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Thursday, August 18, 2011


Article by: Dilip Khatau, Chairman of The Corbett Foundation

The Ministry of Environment & Forests (MoEF), Government of India circulated its draft guidelines for 'Ecotourism in Protected Areas'. While in principle it is necessary to have guidelines in place to regulate and mitigate pressures of tourism on all Protected Areas in India, it is important that a more pragmatic and positive approach needs to be adopted by the Government. Being a former member of the National Board for Wildlife and an ardent wildlife conservationist and a wildlife chain resorts operator, I feel there are severe short-comings which I would like to highlight below.

The MoEF's suggestion that 30% 'local conservation cess' be paid by all resorts and commercial properties within a designated zone around a Protected Area (PA) is totally unworkable. The Banerjee Committee Guidelines of the 28th May 2011 suggests Lodges and Camps pay a fee to the host community. However, the MOEF's guidelines have diverted this to a fee for themselves! We feel that instead of a 'local conservation cess', the government should enforce strict guidelines wherein the resorts around the PAs should contribute for the betterment of local communities, environmental awareness and wildlife conservation. They should have a choice of either donating this funds towards the Foundation formed in each tiger reserve and claim 100% tax exemption, OR if they prefer, direct these donations to the villagers at the grassroots level. For e.g. solar energy to provide renewable energy, removing of weeds/invasive species from wild habitats, veterinary care services, compensation for livestock killed by wild predators, recharging ground water by rain-water harvesting, helping villagers in income-generating schemes etc.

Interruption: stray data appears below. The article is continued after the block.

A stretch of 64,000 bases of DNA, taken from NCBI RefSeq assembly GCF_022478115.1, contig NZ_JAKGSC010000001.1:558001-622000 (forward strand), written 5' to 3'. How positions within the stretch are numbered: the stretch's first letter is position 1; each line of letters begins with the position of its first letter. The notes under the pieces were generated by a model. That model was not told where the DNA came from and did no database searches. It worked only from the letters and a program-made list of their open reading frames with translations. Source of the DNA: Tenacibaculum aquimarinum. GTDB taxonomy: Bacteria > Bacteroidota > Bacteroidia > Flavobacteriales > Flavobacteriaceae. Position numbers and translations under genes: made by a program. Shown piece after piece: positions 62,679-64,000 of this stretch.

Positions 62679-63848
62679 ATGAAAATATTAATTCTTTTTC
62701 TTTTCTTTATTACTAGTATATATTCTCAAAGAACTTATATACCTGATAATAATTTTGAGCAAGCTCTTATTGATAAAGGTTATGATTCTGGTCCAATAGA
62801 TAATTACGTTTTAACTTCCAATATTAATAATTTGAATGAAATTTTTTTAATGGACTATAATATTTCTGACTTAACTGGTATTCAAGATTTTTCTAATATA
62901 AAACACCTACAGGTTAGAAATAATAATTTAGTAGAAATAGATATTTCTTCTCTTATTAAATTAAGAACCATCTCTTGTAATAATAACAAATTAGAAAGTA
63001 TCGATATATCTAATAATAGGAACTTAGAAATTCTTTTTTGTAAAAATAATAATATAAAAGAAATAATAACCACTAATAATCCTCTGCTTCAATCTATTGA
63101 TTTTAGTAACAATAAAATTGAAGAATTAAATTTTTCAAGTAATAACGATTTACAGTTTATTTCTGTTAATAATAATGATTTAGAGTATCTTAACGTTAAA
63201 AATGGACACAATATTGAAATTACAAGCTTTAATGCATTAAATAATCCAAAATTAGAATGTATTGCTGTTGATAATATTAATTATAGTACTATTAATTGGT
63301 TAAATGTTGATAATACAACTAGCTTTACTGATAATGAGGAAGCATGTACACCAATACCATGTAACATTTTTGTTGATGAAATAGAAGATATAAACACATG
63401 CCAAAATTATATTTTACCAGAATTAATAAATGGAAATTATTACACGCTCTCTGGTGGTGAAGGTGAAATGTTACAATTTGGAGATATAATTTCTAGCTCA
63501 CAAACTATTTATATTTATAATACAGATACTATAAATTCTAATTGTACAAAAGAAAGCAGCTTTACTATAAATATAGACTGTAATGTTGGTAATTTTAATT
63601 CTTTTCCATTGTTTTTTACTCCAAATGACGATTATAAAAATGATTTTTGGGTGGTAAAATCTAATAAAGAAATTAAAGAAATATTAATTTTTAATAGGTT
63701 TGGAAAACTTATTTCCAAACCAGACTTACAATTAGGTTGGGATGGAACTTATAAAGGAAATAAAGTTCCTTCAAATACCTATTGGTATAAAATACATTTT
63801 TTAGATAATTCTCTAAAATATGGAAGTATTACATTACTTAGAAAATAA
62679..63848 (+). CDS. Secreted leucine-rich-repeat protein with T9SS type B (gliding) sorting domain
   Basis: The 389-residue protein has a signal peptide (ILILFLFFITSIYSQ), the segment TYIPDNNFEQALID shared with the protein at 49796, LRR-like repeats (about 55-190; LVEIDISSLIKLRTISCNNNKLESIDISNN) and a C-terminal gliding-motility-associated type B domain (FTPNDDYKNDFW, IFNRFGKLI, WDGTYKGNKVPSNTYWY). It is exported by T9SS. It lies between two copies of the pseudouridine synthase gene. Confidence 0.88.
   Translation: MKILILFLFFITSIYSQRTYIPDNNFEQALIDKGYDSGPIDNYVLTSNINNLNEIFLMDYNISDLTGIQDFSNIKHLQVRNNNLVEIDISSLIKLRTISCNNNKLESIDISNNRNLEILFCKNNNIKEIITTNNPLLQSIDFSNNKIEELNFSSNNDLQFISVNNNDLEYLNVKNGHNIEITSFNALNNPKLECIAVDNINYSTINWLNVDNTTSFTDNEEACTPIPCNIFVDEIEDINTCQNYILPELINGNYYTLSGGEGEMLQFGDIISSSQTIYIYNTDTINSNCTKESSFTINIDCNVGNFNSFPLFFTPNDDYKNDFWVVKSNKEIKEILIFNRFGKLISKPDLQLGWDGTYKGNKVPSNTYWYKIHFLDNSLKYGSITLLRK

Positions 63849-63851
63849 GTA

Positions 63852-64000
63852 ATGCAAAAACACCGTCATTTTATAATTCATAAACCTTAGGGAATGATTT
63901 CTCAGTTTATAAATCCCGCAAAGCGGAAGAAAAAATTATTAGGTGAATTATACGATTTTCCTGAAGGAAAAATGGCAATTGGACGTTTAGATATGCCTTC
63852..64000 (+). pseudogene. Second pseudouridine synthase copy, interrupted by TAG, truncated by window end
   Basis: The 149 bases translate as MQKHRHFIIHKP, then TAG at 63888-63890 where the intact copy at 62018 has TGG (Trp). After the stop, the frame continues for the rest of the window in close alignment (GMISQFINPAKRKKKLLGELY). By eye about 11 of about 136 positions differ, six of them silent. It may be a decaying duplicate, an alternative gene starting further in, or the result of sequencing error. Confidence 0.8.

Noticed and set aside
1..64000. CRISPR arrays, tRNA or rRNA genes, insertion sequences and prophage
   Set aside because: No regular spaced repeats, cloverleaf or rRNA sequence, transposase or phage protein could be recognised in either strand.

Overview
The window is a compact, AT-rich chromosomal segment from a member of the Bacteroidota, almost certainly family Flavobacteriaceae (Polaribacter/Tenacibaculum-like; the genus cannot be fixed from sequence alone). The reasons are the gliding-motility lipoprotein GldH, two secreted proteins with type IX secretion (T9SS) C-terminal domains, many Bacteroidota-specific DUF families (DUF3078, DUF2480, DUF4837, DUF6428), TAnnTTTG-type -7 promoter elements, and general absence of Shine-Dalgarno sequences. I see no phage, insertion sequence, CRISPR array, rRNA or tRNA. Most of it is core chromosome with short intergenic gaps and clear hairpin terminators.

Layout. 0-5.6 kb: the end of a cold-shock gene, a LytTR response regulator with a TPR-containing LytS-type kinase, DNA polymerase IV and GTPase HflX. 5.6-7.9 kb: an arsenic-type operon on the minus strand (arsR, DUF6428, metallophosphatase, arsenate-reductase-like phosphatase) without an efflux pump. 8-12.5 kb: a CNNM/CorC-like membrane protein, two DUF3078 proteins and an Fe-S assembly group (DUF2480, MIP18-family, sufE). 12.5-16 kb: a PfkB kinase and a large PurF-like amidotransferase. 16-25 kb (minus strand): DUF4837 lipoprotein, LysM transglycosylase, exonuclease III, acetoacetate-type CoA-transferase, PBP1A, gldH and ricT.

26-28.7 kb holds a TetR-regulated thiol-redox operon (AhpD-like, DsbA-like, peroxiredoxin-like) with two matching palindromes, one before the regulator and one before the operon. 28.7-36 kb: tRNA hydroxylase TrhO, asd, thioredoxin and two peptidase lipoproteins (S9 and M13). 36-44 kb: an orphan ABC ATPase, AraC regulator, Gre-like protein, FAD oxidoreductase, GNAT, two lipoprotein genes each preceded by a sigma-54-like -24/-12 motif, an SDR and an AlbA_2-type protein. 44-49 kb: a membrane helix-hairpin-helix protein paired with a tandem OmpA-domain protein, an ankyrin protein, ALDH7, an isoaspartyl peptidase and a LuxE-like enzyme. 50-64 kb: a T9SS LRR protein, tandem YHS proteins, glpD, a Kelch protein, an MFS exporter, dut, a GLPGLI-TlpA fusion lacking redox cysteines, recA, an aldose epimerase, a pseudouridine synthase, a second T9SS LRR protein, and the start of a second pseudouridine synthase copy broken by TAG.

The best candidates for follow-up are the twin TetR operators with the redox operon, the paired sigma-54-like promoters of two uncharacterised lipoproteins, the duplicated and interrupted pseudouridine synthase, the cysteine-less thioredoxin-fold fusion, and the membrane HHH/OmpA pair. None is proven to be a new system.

The Corbett Foundation (TCF), which was established by me way back in 1994, works with the objective of mitigating man-animal conflict and ensuring that human beings and nature share a harmonious relationship. TCF together with Infinity Resorts (IR) which owns a chain of wildlife resorts in Corbett, Kanha, Bandhavgarh, Kutch and Kaziranga have been doing the above programmes since its inception 20 years ago. Our staff interacts with tourists and educates them about the need and importance of low-impact and responsible tourism. Many tourists also participate in the Foundation's wildlife conservation and environmental awareness initiatives in all our divisions. TCF (Kanha) also operates a Medical & Training Centre in Infinity Resort's property in Kanha that regularly imparts vocational training to the local tribal youth to provide them alternate livelihood opportunities.

As for the guidelines which classify all those with a business stake in ecotourism as apathetic to environmental concerns - I totally disagree to this statement! The ecotourism industry is dependent on tourists that come only to see and experience the forests, wildlife and wilderness of the PAs. The hoteliers cannot afford to be apathetic to the environment because if the wildlife, forests and environment are destroyed, it will affect their business negatively. When I founded The Corbett Foundation more than 17 years ago, it was because I felt strongly that the local communities living in the periphery of these Pas need to be involved in the mainstream tourism and should reap the benefits of tourism directly. This, I believed, would ensure a viable business proposition and long-term survival of wildlife a “win-win” solution which has been carried out very successfully in Africa. TCF, through its work in wildlife conservation, environmental awareness, community medical outreach, vocational training, habitat restoration, and sustainable development initiatives has demonstrated a model which can be replicated by other players in the ecotourism industry. But such initiatives must be recognized and encouraged by Government. Ecotourism initiatives abroad are encouraged by incentives like Green Awards. It is high time that Government encourages and institutes national-level awards for ecotourism stakeholders. Government schemes / initiatives must put Ecotourism as one of the areas that the corporate sector can support as part of Corporate Social Responsibility (CSR) incentives. The corporate sector should receive tax incentives for supporting ecotourism projects.